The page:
1931, American English, perhaps a shortening of morphadike, dialectal garbling of hermaphrodite; but bulldyker "engage in lesbian activities" is attested from 1921, and a source from 1896 lists dyke as slang for "the vulva."
[T]he word appears first in the long forms, bulldiker and bulldyking, both used in the 1920s by American blacks. No African antecedents have been found for the term, however, which leads to the possibility that this is basically just another backcountry, barnyard word, perhaps a combination of BULL and DICK. [Rawson]
Old English dic "trench, ditch; an earthwork with a trench; moat," from Proto-Germanic *dik- (cf. Old Norse diki "ditch, fishpond," Old Frisian dik "mound, dam," Middle Dutch dijc "mound, dam, pool," Dutch dijk "dam," German Deich "embankment"), from PIE root *dheigw- "to pierce, fasten" (cf. Sanskrit dehi- "wall," Old Persian dida "wall, stronghold, fortress," Persian diz).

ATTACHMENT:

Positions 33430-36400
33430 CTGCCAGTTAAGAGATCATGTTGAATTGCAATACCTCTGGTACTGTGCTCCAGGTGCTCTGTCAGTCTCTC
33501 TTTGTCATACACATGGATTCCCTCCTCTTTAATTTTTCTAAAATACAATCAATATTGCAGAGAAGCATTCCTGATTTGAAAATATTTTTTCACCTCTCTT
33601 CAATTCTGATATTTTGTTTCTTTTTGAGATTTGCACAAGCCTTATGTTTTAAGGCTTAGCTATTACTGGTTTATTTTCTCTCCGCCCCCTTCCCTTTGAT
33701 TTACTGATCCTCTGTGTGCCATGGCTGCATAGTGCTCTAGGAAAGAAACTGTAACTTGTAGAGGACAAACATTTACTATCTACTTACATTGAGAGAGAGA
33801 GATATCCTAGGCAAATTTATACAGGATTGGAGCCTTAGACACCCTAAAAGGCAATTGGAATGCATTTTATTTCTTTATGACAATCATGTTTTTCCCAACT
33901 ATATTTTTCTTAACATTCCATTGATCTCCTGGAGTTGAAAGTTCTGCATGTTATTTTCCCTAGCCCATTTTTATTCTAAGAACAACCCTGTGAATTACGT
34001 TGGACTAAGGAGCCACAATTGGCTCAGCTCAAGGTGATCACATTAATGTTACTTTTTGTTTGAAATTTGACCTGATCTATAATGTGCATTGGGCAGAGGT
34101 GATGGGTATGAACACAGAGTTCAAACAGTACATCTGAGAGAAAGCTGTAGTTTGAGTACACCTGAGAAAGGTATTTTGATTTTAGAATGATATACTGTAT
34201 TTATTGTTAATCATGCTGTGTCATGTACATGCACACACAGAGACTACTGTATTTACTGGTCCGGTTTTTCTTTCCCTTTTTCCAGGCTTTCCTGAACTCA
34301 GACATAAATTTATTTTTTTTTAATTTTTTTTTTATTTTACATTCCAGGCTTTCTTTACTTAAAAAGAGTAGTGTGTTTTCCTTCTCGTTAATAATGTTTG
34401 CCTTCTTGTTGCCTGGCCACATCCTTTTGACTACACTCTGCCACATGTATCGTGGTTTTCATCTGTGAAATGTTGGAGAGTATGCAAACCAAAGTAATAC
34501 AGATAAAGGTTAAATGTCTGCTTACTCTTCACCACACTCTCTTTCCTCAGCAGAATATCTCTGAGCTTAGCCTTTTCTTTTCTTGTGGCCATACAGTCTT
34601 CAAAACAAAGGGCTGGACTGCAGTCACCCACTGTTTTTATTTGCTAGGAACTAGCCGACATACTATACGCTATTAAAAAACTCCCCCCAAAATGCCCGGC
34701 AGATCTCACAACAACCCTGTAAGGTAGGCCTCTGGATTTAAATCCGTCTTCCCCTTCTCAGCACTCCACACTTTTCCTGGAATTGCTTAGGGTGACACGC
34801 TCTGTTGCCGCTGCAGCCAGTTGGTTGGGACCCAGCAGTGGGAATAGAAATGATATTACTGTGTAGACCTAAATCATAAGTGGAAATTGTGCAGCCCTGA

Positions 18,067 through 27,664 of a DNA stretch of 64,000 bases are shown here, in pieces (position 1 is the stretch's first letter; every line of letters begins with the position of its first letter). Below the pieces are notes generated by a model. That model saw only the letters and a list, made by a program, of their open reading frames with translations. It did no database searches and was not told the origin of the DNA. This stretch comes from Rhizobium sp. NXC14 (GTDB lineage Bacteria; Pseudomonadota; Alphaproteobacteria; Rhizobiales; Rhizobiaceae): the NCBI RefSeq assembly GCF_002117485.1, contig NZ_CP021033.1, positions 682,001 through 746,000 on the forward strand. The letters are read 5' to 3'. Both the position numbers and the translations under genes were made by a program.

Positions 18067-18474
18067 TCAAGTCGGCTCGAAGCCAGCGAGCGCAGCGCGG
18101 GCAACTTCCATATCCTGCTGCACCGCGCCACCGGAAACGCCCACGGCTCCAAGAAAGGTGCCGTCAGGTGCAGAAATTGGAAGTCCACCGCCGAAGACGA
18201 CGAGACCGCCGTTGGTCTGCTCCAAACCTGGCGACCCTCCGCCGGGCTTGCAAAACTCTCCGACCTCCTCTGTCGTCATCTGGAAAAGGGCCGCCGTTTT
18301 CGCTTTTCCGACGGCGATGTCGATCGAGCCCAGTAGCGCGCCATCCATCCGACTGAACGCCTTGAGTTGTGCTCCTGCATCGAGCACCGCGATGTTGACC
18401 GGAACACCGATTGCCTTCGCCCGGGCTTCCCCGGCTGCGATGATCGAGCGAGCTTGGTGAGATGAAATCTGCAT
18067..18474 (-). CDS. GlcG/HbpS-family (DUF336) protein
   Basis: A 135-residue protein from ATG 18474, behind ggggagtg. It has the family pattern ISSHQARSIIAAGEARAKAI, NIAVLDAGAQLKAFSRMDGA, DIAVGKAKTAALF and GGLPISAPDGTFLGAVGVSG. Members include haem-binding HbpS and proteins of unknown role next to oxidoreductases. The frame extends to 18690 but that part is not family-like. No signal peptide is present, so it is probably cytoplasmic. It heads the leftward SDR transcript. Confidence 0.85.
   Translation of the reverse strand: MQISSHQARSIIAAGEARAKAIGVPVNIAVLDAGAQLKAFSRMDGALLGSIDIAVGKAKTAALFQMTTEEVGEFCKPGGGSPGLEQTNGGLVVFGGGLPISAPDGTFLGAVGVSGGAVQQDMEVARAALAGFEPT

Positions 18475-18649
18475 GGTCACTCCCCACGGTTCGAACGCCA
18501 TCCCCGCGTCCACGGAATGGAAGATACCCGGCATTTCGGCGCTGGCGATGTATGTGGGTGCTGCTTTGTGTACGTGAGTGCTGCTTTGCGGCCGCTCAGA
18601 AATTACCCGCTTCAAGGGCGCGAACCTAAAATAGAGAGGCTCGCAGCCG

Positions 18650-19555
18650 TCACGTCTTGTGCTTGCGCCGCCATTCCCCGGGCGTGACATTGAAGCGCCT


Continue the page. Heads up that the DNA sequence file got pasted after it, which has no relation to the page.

At first "an excavation," later (late 15c.) applied to the resulting earth mound; a sense development paralleled by cognate forms in many other languages. This is the northern variant of the word that in the south of England yielded ditch (n.).
: That woman lives with her dyke daughter and her dyke daughter-in-lawnoun
A lesbian, esp one who takes an aggressive role; bulldyke
[1930s+; origin uncertain and much debated; perhaps fr a shortening of morphodyke, dialectal and substandard pronunciation of ''hermaphrodite,'' perhaps influenced by dick, ''penis''; a source of 1896 lists dyke, ''the vulva'']